Happy to Be an Opera Engineer

Much of our media technology originated for opera audiences


Mark Schubin checks cameras at the Metropolitan Opera in 1973. From the left, a camera with bias-lit imaging tubes and WRB color, a camera with secondary electron conduction imaging tubes designed for the U.S. Air Force, a camera with two-stage image intensifiers for each imaging tube

October 2017 marks my 45th consecutive year as (freelance) engineer-in-charge at the media department at the Metropolitan Opera. That’s a long time to work for a company, but it’s not so special at the Met. One of our video engineers, still working on our television productions, began five years before me.

On Sunday night, as part of the 55th New York Film Festival, the documentary The Opera House was screened to a near-capacity crowd at the Met. One of the people in the movie, still working at the opera house, began in 1964; another, now retired (but still attending each opening night), worked at the Met for 62 years. I have a long way to go.

Unlike performers or administrators, I’m an engineer working in opera, but that profession, too, has a long history. Galileo’s father, Vincenzo Galilei, wrote (in what many consider to have been the first book about opera, published in 1581) that ancient Greek drama was sung, opera style, and it used stage machinery. Leonardo da Vinci designed a turntable and an opening-and-closing mountain for a 15th-century production of something that has been called “opera before opera.”

A diagram and description of a lighting dimmer appeared in an opera-staging manual in 1638. The concept of darkening an auditorium before the show starts appeared in an opera review published in 1683. Antoine Lavoisier, who named oxygen, designed lighting and ventilation systems for the Paris Opera; the lighting grid was first used in a New York opera house.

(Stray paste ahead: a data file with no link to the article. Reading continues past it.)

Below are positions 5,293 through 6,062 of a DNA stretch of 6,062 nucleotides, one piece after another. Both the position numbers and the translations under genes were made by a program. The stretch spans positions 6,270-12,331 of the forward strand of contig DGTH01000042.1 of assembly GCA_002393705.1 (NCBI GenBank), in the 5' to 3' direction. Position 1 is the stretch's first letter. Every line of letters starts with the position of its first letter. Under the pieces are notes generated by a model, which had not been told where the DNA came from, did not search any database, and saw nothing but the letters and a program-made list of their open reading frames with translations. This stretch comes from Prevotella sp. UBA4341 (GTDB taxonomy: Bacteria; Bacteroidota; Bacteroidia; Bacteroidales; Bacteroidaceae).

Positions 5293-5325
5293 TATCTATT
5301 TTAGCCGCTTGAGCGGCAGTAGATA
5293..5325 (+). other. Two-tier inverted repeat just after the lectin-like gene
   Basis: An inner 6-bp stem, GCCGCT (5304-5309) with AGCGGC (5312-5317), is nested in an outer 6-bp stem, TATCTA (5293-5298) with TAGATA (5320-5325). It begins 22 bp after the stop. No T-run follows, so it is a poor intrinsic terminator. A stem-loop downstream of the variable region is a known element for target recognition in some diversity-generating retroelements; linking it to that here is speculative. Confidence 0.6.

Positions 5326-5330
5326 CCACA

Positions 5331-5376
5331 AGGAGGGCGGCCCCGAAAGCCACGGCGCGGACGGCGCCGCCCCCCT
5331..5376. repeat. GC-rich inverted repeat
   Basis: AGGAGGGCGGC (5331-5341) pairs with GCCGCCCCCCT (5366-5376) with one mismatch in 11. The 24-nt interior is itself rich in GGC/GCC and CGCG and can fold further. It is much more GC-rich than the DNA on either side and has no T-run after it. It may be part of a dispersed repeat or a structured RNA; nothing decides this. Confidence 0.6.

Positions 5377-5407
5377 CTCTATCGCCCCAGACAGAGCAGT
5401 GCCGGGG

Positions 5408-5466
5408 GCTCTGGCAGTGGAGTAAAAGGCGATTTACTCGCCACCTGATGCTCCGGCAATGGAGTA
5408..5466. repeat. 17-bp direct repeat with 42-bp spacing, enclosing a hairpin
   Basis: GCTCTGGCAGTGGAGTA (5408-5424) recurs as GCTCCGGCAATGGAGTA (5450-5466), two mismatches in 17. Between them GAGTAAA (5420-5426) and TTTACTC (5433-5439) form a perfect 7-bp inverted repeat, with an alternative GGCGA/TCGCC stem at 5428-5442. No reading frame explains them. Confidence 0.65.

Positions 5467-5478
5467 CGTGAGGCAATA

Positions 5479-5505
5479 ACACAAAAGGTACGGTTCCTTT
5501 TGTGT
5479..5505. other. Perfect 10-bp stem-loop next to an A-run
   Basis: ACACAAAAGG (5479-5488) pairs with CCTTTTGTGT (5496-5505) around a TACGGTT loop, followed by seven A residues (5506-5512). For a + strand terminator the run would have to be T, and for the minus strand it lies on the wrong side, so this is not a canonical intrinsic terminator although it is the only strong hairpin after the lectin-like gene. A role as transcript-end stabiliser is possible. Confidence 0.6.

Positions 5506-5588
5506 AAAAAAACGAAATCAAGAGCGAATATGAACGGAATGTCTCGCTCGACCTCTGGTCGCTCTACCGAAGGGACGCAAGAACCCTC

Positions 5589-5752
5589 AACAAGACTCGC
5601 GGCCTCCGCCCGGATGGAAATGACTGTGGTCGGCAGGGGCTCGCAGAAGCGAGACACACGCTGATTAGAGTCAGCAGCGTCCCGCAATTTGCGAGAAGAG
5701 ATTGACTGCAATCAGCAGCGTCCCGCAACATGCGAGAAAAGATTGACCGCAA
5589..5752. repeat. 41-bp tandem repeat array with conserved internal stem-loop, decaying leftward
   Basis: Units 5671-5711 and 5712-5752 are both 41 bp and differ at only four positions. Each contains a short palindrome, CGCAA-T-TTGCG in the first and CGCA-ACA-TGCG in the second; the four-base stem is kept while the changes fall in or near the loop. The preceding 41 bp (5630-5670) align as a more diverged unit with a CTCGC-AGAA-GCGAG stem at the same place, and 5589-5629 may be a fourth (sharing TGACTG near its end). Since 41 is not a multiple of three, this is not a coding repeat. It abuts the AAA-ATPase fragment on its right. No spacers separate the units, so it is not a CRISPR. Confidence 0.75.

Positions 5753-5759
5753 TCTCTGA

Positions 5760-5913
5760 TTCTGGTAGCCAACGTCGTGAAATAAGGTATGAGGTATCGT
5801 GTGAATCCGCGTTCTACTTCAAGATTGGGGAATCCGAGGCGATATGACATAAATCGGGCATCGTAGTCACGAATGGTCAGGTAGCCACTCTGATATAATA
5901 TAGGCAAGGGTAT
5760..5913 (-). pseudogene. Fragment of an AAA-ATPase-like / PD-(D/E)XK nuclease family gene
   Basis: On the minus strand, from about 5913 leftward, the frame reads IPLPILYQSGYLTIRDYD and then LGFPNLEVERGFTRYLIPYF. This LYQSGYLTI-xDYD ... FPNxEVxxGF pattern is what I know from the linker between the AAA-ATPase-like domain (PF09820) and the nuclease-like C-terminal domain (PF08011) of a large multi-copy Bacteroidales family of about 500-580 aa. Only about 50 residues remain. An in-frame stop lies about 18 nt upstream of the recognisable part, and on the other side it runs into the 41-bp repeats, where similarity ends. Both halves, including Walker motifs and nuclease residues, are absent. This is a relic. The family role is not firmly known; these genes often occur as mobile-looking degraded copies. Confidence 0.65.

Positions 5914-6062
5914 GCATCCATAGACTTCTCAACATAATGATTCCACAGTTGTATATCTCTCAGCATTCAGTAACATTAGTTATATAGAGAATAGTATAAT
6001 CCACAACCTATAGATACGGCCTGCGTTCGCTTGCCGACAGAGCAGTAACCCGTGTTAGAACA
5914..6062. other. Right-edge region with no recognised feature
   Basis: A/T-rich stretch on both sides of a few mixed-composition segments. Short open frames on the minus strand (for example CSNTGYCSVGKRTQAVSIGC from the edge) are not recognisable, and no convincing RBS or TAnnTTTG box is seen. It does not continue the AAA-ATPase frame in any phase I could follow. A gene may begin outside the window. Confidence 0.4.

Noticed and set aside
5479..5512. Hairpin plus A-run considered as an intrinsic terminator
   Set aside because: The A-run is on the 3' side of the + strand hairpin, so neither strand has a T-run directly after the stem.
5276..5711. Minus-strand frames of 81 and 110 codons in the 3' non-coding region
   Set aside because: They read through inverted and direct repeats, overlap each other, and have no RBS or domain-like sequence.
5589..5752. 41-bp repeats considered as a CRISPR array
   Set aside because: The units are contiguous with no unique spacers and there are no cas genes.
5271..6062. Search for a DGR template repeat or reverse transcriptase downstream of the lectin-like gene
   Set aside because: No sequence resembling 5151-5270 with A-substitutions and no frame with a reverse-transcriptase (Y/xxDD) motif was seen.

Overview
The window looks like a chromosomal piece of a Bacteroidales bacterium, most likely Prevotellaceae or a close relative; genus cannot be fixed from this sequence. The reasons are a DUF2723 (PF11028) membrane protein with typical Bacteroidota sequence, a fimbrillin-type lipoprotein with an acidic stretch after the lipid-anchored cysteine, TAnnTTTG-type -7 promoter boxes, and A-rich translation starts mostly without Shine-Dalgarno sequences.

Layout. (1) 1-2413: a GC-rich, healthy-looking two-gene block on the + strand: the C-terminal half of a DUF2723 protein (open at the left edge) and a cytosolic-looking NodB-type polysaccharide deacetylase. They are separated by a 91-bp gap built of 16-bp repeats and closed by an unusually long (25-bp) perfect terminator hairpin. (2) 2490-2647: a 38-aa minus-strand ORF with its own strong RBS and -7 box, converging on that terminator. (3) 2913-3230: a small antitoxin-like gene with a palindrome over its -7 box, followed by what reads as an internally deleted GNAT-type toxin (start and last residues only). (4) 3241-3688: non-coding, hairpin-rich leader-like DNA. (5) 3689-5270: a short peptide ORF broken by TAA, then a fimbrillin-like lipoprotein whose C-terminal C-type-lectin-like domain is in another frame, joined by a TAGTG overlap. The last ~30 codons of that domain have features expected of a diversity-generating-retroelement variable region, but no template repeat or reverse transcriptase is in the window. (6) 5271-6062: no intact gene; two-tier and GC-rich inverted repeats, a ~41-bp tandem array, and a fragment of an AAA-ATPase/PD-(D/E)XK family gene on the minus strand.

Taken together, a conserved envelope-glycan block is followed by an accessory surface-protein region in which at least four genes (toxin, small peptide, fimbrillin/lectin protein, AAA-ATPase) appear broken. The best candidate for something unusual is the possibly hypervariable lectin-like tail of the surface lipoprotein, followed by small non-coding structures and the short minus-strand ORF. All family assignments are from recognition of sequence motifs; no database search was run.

Probably the first person to make a living as an opera engineer was born in 1608. He designed a system by means of which a single person could effect a scene change in seconds in full view of the audience; opera-goers in Paris sometimes chose their entertainments based on his designs. Motion picture projection was used in opera staging in the early 18th century; the Met currently uses versions with real-time image warping and depth-plane selection based on input from rotational encoders, infra-red imagers, and microphone arrays.

All of that is for people at the opera house. My job relates to operas leaving the house. It, too, has a long history; a diagram of the use of acoustic ducts to deliver performances beyond those confines was published in 1673.

The first publication about what we now call “television” (the word wasn’t coined for another 23 years) appeared in 1877 and described what I do today: the use of video and audio technology to deliver live opera performances to theaters around the world. The “first” radio station is said to have begun broadcasting in 1920; ten years before that, the Met transmitted operas wirelessly. Even earlier, a synthesizer transmitted opera music over the air. Pay-cable began in 1885 for opera. The first electrical transmission of stereo sound was of opera in 1881.

The earliest-known bootleg recording (1888) was of an opera. The earliest-known sound movie (c. 1895) used opera music. The earliest-known off-air recording (1920) was of an opera singer. The first compatible-color television program seen at home (1953) was an opera. The first commercial digital recording (1976) was of an opera. Stereo radio? Live TV subtitles? Consumer headphones? Electronic home entertainment? All first used for opera.

The parabolic microphone was invented for opera in 1887. The origins of the teleprompter and the electric scoreboard are in opera history. Arguably, even newscasts and sportscasts came from opera’s media technology.

My work currently involves fiber-optic and geostationary-satellite transmission. The first is based on the principle of total internal reflection, used for effects on the stage of the Paris Opera in 1853. The second is based on Kepler’s third law of orbital motion, itself based on Galilei’s opera book.

I’m happy to be an opera engineer.

FYI, here’s a link to a talk I gave at McGill University in 2016 on the intersecting histories of media technology and opera. Here’s one on just television and opera. And here’s a fully referenced, peer-reviewed paper in the Proceedings of the IEEE (free link).

Enjoy!